• Aerial photography reveals that the tree canopy cover had decreased by 85 percent in the past 12 years (1993-2008). On ground assessment showed that most red gum trees were dead, while remaining live trees showed signs of severe water stress.
  • The proportion of annual flows reaching Booligal from Forbes has significantly decreased by 50 percent (from 30 to 15 percent) in volume 1894-2007, coinciding with the period when extraction of water from the river was maximised.
  • The range of flows has also halved with river regulation. Low flows have increased, while the number of periods with zero flow has decreased.Read the full report:
  • With full development of extraction (1982-2007), the frequency of large floods to the Booligal Wetlands has decreased by 50 percent, compared to when the river was unregulated.
  • The number and duration of key flood forming flows (800 and 2,500 ML/d) at Booligal has decreased by 40 percent.
  • The seasonality of flows has changed: summer flows were significantly higher (>55%) while winter flows were lower than unregulated conditions.
  • Flooding of the Booligal Wetlands now occurs less frequently, for shorter durations and at different times of the year compared to before development.

Commenting on the findings, the report's co-author, Richard Kingsford says, "We hadn't really realised the full impacts of diverting water and the drought on the nationally listed Booligal wetlands until now. We now know that this river too is in poor ecological shape and its other nationally important wetland area, the Great Cumbung Swamp is also being affected by lack of water."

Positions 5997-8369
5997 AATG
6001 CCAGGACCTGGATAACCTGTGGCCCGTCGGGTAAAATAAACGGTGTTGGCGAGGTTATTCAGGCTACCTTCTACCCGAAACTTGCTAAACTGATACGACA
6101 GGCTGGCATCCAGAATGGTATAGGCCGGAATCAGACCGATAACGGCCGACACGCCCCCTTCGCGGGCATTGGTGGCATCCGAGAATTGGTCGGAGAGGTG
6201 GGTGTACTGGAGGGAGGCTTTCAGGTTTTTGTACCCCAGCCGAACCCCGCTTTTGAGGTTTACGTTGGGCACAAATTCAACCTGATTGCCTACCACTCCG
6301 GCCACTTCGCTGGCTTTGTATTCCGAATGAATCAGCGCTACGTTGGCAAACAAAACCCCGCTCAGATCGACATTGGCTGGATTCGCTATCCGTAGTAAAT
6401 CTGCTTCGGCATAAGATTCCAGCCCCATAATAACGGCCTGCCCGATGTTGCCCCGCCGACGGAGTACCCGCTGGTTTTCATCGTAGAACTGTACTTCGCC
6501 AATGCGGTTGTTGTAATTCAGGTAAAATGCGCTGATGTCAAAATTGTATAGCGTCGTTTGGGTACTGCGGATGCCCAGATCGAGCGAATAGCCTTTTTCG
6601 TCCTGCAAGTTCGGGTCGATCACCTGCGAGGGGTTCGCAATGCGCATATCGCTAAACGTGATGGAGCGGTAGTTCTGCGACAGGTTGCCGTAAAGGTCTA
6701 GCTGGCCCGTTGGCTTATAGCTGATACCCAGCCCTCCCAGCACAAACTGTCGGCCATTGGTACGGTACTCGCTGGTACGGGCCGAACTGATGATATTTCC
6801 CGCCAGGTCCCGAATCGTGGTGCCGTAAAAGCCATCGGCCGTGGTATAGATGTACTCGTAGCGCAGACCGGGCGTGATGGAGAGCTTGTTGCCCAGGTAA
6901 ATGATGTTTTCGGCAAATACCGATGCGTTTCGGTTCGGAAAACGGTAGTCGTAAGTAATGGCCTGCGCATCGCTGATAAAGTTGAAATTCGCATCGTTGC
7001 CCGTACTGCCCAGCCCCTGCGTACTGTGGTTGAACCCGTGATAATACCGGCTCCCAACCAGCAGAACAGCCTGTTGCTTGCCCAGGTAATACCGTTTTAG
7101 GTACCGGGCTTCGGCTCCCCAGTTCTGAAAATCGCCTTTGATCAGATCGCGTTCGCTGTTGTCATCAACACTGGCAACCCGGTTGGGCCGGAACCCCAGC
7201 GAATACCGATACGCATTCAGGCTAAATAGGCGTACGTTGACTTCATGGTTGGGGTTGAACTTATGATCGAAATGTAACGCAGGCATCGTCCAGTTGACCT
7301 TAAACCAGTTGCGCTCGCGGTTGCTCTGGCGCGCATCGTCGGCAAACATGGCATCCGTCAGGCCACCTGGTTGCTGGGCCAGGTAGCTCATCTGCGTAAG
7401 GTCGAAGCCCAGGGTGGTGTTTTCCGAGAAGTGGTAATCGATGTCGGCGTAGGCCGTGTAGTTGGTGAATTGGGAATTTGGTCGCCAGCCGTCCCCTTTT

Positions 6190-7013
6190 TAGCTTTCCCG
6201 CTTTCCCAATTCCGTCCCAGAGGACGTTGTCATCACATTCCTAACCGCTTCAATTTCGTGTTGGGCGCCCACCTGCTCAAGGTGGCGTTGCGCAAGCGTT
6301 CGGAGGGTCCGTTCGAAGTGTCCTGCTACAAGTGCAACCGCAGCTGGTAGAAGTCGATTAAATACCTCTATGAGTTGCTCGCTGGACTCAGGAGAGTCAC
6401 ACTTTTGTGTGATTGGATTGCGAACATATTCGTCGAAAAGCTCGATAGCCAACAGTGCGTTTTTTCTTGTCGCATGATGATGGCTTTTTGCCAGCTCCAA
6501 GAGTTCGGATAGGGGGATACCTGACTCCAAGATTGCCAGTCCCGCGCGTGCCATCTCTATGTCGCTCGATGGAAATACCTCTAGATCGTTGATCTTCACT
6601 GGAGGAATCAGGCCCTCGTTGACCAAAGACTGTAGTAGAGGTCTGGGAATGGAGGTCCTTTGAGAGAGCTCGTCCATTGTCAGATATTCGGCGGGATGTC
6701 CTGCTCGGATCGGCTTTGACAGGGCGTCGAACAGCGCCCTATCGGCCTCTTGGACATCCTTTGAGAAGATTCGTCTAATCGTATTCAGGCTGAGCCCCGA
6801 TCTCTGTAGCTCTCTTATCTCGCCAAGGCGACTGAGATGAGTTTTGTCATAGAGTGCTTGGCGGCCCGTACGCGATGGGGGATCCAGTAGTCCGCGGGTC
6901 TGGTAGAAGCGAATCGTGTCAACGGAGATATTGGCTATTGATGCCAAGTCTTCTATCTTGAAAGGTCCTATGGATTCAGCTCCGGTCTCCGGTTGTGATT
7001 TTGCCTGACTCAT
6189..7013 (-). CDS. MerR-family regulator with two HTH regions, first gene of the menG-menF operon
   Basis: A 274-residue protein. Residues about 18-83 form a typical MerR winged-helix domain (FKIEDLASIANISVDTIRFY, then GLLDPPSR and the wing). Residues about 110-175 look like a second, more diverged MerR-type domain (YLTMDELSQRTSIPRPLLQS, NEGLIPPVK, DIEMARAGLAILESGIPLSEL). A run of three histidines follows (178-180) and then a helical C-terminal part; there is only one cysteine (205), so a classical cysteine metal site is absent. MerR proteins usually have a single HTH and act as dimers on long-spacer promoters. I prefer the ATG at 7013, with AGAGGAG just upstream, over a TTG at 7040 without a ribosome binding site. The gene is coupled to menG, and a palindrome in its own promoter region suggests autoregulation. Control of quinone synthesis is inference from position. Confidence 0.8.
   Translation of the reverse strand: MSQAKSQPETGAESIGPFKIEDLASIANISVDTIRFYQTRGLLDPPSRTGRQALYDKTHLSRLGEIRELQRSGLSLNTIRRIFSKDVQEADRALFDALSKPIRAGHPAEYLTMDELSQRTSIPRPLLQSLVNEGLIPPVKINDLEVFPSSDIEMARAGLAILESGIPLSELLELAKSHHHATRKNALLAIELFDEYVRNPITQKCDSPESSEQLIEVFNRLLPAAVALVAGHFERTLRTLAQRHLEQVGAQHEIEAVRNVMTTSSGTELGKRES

"This decline accelerated in the last three years, and without significant improvement of river flows to these wetlands, the chances of rehabilitation will be poor," says Professor Kingsford.

One estimate indicates that 50 percent of Australian wetlands have been lost since European settlement. In highly populated areas this figure is put as high as 90 percent

The report's lead author, Jessica Armstrong observes, "These wetlands are now like graveyards. The red gums are like silent dead sentinels in what was once a remarkably productive ecosystem, brimming with biodiversity. We just don't know how much all of the other plants and animals rely on the red gums".

The Booligal Wetlands join a growing list of nationally important wetlands that are in severe decline, according to the report, which says the chances of rehabilitating these wetlands are slim although investment by governments in the buyback of water from irrigation licenses offers some opportunity for rehabilitation.

The effect of regulating the Lachlan River on the Booligal Wetlands - floodplain river red gum swamps. February 2009: Jessica L. Armstrong, Richard T. Kingsford and Kim M. Jenkins. Wetlands & Rivers, School of Earth & Environmental Sciences, University of New South Wales. The report was funded by the University of New South Wales and supported by NSW Department of Environment and Climate Change.

Media contacts:
Richard Kingsford - 0419 634 215
Dan Gaffney, UNSW Science Media - 0411 156 015

Read the full report: